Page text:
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Comune di Fiuggi
Coat of arms of Fiuggi
Coat of arms
Fiuggi is located in Italy
Location of Fiuggi in Italy
Coordinates: 41°48′N 13°13′E / 41.800°N 13.217°E / 41.800; 13.217
Country Italy
Region Lazio
Province Frosinone (FR)
 • Mayor Fabrizio Martini
 • Total 33 km2 (13 sq mi)
Elevation 747 m (2,451 ft)
Population (31 December 2010)[1]
 • Total 9,755
 • Density 300/km2 (770/sq mi)
Demonym(s) Fiuggini
Time zone CET (UTC+1)
 • Summer (DST) CEST (UTC+2)
Postal code 03014
Dialing code 0775
Patron saint St. Blaise
Saint day February 3
Website Official website
Fiuggi Water
View of Fiuggi
Terme di Bonifacio VIII

Fiuggi is a comune (municipality) in the province of Frosinone in the region of Lazio in central Italy. The town of Fiuggi became famous for its Acqua di Fiuggi (Fiuggi Water) which flows from its natural springs and mountains. The water has been used in Italy since as early as the 14th century and is famous for its natural healing properties.


Fiuggi, originally called Anticoli di Campagna, gained fame as early as the 14th century, when Pope Boniface VIII claimed his kidney stones had been healed by the mineral waters from the nearby Fiuggi spring. Two centuries later Michelangelo also extolled the virtues of the water that cured him of what he called "the only kind of stone I couldn't love." Soon Acqua di Fiuggi was being sent in bottles to all of Europe's royalty. Not until the turn of the 20th century did it become fashionable to make pilgrimages to spa towns, and it was around this time that the King of Italy renamed Anticoli in honor of its most celebrated attraction - The Fiuggi Water.[2]

From the 16th to the 19th centuries, Fiuggi and many nearby hill towns were part of the Papal States. Unlike its neighbors, Anticoli di Campagna provided a source of revenue through the sales of its miraculous waters, and so it was often "bestowed" upon noble families in payment for services rendered. Sometimes these aristocrats didn't bother to visit the town, but they always sent a delegate to make sure none, or few, of the profits stayed in town. These upper-class outsiders slowly covered the original medieval walls with painted plaster similar to that found in present day Rome, changing the appearance of the town. Today a very active group of local residents is slowly restoring the stone façades in an effort to restore the city to its medieval form.

Healing properties[edit]

Acqua di Fiuggi is best known in Italy for its history and various healing properties. In Italy the water is served at many restaurants and is popular in all major supermarket chains. Many Europeans drink the water daily for its light and smooth taste and for its supposed cleansing and depurative capacities (purifying effects) to the body. The source of the water runs through ancient volcanic deposits in the Ernici mountains which has an ecosystem that has historically been unaltered by humans. In Europe it is classified as an Oligomineral water which is low in mineral content - Oligomineral waters are light and thus absorbed by the body much quicker than other waters. Fiuggi has been proven to contain certain components of the 'humic substance' group which, it is claimed, gives the water its health benefits.[3] Fiuggi has been proven to be effective in breaking down and flushing out kidney stones from the body and helping to improve kidney function.[4] It is known to aid in the removal of metabolic waste from the body and possibly to help flush out toxins from the kidneys via the urinary tract system. Many older generations in Italy claim that it is helpful to get rid of gout, uric acid and may increase the metabolism.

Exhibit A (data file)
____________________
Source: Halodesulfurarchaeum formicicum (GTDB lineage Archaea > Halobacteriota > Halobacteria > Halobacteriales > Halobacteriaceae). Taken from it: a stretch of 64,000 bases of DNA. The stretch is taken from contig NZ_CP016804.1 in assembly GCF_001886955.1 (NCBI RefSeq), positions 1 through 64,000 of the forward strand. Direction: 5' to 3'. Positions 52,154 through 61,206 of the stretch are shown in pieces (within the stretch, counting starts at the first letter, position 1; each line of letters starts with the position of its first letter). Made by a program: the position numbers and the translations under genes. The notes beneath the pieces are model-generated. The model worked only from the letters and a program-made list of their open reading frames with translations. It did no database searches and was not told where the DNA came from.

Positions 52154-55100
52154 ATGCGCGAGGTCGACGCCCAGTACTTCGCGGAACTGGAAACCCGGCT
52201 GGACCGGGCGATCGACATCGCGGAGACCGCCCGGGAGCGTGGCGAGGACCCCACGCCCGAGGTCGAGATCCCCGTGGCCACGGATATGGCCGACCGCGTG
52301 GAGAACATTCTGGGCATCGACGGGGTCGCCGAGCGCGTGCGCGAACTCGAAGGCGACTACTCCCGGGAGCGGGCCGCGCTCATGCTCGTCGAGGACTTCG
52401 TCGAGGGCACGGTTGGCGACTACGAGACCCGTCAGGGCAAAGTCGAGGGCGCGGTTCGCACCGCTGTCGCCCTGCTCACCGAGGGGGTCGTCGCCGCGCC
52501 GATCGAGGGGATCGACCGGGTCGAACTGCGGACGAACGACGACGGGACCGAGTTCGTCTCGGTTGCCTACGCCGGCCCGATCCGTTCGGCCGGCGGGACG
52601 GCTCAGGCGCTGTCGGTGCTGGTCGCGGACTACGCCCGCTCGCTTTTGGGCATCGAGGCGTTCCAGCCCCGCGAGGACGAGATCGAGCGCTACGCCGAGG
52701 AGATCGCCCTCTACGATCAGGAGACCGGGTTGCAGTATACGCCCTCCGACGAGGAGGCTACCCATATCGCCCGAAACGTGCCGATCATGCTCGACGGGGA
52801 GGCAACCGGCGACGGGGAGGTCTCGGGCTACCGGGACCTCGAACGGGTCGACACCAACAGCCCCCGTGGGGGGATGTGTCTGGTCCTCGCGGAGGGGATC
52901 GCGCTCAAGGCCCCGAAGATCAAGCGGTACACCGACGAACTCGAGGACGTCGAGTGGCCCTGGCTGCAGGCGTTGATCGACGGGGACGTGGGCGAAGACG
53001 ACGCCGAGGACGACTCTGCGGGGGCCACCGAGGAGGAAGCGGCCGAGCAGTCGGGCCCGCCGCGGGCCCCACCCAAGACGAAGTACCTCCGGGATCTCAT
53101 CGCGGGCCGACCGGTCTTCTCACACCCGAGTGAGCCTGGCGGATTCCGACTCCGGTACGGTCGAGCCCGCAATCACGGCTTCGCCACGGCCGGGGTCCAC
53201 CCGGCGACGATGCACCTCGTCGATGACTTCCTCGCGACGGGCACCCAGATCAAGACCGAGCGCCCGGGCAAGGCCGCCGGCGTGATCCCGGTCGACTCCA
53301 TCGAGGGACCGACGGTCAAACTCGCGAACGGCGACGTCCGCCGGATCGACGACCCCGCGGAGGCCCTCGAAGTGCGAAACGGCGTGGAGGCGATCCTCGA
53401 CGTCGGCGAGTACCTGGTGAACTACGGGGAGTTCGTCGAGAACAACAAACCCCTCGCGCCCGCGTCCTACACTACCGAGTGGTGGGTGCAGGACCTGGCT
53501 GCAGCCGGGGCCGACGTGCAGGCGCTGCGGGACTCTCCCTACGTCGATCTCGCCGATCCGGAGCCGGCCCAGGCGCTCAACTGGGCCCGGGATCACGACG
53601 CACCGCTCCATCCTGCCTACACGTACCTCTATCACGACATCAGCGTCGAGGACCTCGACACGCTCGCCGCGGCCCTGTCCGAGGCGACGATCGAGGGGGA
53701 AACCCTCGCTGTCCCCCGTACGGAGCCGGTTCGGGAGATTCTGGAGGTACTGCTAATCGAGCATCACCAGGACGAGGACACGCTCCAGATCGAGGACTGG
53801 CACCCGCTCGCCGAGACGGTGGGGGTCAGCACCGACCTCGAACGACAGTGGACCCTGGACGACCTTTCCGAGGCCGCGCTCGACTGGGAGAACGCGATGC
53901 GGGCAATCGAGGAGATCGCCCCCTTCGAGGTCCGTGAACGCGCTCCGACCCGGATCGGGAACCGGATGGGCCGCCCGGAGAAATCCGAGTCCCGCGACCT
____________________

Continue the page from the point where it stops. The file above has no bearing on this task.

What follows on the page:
From the 1960s to the 1990s Fiuggi was known by its aggressive advertising slogan "Fiuggi - the water that keeps you young".


Fiuggi water is accredited by the Italian National Health Institute for kidney stimulation and helping to break down and dissolve kidney stones.[5] Various medical studies have been performed and published in Italian scientific journals citing evidence that Fiuggi is beneficial for dissolving kidney stones and improving kidney function.

Terme di Fiuggi[edit]

In the town of Fiuggi there are several spas that incorporate the Fiuggi water as part of their hydrotherapy treatment. This is a popular resort area and for government employees a trip here is covered by their national health plan. Terme di Fiuggi is perhaps the best known spa and has a doctor on site to help administer patient diets and water consumption for cleansing and other health purposes.[6]